Meteor strikes are only an issue for a subset of relatively large multicellular organisms. The odds of anything 'sterilizing' the earth in the next billion years is basically zero. Further if we die put there is a good chance for another intelegent life form to replace us before the earth becomes uninhabitable even if we wiped out all multicellular life.

A meteor strike is actually better than the uncontrolled thermal runaway we are experiencing. At least a meteor threw biomatter into LEO so it could reseed the planet after a cataclysm. We will be Venus in no time.

How overdramatic.

Considering that horseshoe crabs are older than dinosaurs, trees, and several large meteor impacts, I wager they will outlive us as well.

One thing not mentioned in the article is the impact horseshoe crab farming has had on the Red Knot. PBS made a really interesting documentary about it, I would highly recommend you check it out.


Is the impact positive or negative? It seems like farming the crabs would solve the problem.

The relevant limulus proteins can be expressed in vitro. https://www.ncbi.nlm.nih.gov/pmc/articles/PMC5302069/

It looks like (very much like insulin production in vitro) the proteins involved here are highly modified after translation. Some proteins are usable right after they are produced by the ribosome, some require extensive modification to be useful. It looks like Factor-C [1] needs substantial posttranslational by machinery that is not present to the organisms commonly used for industrial protein production. So not only do you have to produce the protein synthetically, but you also have to produce the modification machinery synthetically.

An additional challenge is that the readout is at the bottom of a signal-amplified cascade [2]. And that cascade magnifies any error you have at the top (which is where that finicky Factor-C lives). Older synthetic assays read-out straight from activation of that first signal from Factor-C. This paper tries to recreate a portion of the cascade before reading out a result. But that now means you not only need to produce the Factor-C, the machinery to ensure Factor-C is properly produced, but you also need at least a few of the downstream components as well. So now you have a multi-component synthetic system - with all the grinding through the search-space and tuning that comes from having to optimize a multi-component biological system in vitro.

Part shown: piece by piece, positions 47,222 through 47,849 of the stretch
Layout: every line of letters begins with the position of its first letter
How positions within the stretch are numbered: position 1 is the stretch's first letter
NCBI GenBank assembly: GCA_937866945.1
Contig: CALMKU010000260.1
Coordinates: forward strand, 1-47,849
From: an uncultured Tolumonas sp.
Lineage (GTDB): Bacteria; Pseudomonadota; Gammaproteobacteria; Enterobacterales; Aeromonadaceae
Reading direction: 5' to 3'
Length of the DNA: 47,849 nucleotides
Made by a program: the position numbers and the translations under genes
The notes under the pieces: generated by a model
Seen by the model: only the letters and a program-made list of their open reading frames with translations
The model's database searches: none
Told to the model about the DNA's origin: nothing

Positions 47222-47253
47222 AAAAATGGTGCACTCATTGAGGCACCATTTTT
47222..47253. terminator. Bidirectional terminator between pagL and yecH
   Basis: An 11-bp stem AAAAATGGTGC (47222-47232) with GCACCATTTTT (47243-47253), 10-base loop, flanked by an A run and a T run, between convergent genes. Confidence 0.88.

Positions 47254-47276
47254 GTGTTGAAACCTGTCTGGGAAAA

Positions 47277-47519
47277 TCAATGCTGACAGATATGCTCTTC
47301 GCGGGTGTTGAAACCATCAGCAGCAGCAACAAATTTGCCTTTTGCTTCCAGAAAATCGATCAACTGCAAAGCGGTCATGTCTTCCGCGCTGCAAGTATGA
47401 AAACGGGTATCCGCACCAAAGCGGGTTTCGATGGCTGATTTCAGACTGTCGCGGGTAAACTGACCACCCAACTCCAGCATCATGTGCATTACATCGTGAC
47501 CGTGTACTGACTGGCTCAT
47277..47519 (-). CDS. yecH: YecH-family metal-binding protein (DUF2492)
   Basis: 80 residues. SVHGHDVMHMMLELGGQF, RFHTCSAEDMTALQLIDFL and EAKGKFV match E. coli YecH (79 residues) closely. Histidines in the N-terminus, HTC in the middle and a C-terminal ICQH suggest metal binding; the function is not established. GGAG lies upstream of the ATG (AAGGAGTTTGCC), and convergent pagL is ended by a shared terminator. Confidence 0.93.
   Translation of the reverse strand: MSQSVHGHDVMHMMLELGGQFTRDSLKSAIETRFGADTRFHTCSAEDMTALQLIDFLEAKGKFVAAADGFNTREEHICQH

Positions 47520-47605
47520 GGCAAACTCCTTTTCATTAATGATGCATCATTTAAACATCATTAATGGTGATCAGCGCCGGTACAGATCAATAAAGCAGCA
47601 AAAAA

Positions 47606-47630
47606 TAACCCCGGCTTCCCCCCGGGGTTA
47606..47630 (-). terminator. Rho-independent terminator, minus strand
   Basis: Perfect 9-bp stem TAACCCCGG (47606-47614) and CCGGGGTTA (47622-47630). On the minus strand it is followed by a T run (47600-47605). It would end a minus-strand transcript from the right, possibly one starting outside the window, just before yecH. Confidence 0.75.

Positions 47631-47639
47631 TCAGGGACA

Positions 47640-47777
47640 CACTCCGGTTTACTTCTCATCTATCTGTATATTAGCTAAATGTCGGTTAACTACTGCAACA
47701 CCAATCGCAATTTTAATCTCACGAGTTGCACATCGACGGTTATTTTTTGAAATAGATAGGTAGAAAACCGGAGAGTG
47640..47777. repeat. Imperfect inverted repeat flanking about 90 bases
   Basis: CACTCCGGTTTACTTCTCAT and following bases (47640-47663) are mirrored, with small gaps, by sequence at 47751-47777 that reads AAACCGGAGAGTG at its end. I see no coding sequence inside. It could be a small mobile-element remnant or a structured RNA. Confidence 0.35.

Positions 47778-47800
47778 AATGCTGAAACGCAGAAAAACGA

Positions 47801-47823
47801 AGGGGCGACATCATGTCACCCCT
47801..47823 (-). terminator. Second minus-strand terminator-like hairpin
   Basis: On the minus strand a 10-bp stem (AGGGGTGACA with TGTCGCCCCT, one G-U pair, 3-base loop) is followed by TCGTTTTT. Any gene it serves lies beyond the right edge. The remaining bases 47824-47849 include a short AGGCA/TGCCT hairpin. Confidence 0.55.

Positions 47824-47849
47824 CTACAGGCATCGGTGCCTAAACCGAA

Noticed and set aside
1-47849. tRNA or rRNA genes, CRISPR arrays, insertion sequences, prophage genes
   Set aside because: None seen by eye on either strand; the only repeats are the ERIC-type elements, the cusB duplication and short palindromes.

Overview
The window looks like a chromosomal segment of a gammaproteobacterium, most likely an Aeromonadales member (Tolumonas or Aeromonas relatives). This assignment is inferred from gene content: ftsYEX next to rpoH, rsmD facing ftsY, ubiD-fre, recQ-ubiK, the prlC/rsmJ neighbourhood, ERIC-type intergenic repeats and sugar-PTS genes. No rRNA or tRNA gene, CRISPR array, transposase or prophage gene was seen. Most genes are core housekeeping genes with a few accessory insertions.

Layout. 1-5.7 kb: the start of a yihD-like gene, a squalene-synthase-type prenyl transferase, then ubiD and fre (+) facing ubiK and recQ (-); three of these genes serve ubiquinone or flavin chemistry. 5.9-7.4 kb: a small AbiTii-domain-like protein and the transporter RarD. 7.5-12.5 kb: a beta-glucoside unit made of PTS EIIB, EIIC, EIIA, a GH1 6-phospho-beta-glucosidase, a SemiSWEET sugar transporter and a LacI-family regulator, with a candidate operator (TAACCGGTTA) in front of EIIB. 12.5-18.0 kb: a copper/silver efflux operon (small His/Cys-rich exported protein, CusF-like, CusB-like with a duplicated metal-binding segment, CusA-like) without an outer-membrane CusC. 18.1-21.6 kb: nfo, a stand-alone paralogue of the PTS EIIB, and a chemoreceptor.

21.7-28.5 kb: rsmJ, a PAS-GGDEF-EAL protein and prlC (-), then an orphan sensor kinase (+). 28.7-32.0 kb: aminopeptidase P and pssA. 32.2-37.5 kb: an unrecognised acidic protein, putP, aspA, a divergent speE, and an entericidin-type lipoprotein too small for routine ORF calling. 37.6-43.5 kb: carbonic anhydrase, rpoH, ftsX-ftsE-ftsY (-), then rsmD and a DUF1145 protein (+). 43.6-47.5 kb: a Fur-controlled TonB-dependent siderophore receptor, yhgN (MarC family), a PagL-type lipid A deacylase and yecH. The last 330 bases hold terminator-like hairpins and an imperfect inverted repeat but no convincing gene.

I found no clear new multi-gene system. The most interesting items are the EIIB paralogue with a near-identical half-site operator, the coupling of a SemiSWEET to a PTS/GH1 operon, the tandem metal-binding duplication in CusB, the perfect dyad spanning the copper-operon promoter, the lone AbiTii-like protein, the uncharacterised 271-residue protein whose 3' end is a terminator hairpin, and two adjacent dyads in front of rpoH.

That's a pretty complicated problem. The paper just came out less then two months ago, and concludes, "The present study supports the future production of recombinant reagents that do not require the use of natural resources". We're on the right track, but it seems this is actually a tricky problem.

[1] (Factor-C protein) http://www.uniprot.org/uniprot/P28175

[2] (Coagulation Cascade) https://www.ncbi.nlm.nih.gov/pmc/articles/PMC5302069/figure/...

- Christian Schafmeister spyroligomer effort (a dsl to design protein tools to craft proteins IIUC)

- Woods, Rondelez, Schabanel dna tiles computing (turing complete molecular computing)

We're not far from being able to leave nature alone .. let's help these guys.

could LAL not be created using recombinant DNA? We already produce insulin this way, and I can only assume that LAL is a protein. I'm guessing you couldn't use e. coli as the host though, given the protein's purpose.